Ian the British, Anna the Latvian

Lucinda Palme

Ian the British, Anna the Latvian

Gustav Adolf Square is lit. Many Gothenburgers have prepared for the Christmas and New Year, and some are preparing, and very few are expecting something to happen without submission to that fate or that destiny but fighting against fate and destiny.

Ian Derrick enters Espresso House by the Gustav Aolf Square, buys a café latte and carefully finds a seat for two in a corner overlooking the square. Anna Grabuste enters, finds the man she wants to meet, and takes her seat facing Ian. They exchange the introductory pleasantries without a hug and without a handshake. They knew some aspects about each other for they have exchanged some information of their lives online the cybersphere. As they talk, they assess the information they have passed on to one another except on family, as to how factual it is and how fake it is.

Anna confirms to herself that Ian is a smoothie.

Ian confirms to himself that Anna is sumptuousness.

In the middle of their real conversation, Anna notices the nasal hairs hanging out from the nostrils of Ian like aerial roots in a banyan tree. Ian observes Anna lifting repeatedly a side of her buttock to let the fart out. But the spirit in them to fight against that fate and that destiny drives them to cope the moment to put up with one another: let it happen, or not, whatever ‘it’ is.

Ian takes a sip, and says, ‘Don’t you want to buy anything?’

The word ‘buy’ heightens the annoyance of constipation in Anna, she says, ‘You no decency buy coffee for mig.’

‘I thought of it but—’

‘But what?’

‘If I ask that in the first place, she will say, I can pay for myself, if you do not ask, well—’

‘What well?’

‘I mean—’

‘How many shes you meet?’


‘Handful means one hundred and more what?’

‘Not literally, about a couple of girls.’

‘Girls?’ Anna asks. Ian the smoothie appeared to her, in face-to-face conversation, to be a man decent enough to be a grandfather and as a virgin bachelor and as reliable man, who has come to meet her with his office-going suitcase or nuggets-carrying briefcase. She feels thoughtfulness for him.

‘I put the age-range between twenty and fifty,’ Ian confesses his preference to find a girl or a woman on the find-a-partner dating site. He asks, ‘What about you?’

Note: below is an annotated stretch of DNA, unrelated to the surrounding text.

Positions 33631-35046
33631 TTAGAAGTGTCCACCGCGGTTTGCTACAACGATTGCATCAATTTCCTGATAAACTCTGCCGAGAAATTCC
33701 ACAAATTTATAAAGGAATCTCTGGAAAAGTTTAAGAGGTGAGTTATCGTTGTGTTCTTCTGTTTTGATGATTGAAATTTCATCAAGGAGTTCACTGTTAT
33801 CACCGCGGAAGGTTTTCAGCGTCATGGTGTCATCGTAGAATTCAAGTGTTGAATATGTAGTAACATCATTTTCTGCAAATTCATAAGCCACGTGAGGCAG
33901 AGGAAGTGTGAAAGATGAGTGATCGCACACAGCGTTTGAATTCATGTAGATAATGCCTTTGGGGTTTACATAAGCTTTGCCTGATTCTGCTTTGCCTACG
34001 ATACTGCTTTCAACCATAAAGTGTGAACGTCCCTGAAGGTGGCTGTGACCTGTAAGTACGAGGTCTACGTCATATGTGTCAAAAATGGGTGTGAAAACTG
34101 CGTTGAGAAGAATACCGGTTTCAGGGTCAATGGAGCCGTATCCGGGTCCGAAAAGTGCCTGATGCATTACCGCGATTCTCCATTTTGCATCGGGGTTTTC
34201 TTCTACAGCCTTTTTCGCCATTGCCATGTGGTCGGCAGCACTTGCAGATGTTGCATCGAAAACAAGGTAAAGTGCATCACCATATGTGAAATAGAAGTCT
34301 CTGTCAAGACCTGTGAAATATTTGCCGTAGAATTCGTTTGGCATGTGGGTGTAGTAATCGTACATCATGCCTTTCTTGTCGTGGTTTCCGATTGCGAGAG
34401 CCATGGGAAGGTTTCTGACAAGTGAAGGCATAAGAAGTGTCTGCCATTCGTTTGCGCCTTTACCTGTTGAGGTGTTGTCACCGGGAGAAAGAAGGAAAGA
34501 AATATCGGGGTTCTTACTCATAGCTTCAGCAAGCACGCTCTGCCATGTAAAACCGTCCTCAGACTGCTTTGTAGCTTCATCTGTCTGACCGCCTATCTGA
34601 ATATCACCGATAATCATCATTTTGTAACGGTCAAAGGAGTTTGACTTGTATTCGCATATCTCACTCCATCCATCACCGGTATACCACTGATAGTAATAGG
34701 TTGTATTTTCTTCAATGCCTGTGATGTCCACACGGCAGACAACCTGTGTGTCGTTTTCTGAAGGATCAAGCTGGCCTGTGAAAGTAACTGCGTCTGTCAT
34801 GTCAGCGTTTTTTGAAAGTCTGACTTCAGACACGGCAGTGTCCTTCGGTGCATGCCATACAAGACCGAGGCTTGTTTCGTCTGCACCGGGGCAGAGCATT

‘I care not, try anyone from thirty to seventy,’ Anna says, honestly, and she laughs. Anna the sumptuousness looks like the full moon in the sky. Her laughter shows the absence of a tooth in the right upper jaw.

Ian takes a sip, and asks, ‘Any plans for Christmas?’

‘Do you have a family?’ Anna asks.

Ian Derrick moved to Sweden to live with a Swedish woman he had met in Thailand but she exited from his life when Britain exited from the European Union. The pull to go back to his home country is no more there and there is no one left for him except for a brother. He has three children with his former wife and this year they will spend the Christmas with the mother: every alternative year with a parent until the children decide to choose.

‘Yes, I have children, but—’

‘But what?’

‘Divorced, I didn’t want it but—’

‘You divorced. What there but? Nothing, see future,’ Anna says feeling a sprig of empathy springing in her for him.

‘What about you?’

Anna Grabuste left Latvia when Latvia gained union with the European Union. She escaped from her alcoholic and abusive husband but at the expense of a secure life. She found the freedom in Europe and with the freedom she endured the indignities of survival for life that an eastern European encounters and experiences in western Europe. ‘Parents in Latvia, may go or not go,’ Anna says.

Ian gathers the hint of stoicism in her. Anna the sumptuousness appears to him like the sun in the dawn, in face-to-face conversation, to be a woman past her prime but as a bankable woman, who has come to meet him with her counterfeit Dolce Gabbana handbag. He feels thankfulness for her.

‘Yeah,’ Ian says, ‘we have to move on.’

Conversation pauses.

They think, fleetingly. Eye-contact, re-establishes. They look into each other’s eyes, deeply.

Ian touches her hand, he feels her ring(-ed) finger. Anna places her hand into his hand, she sees the mark of a ring in his ring finger without that ring.

Gustav Adolf Square is lit.

—Lucinda Palme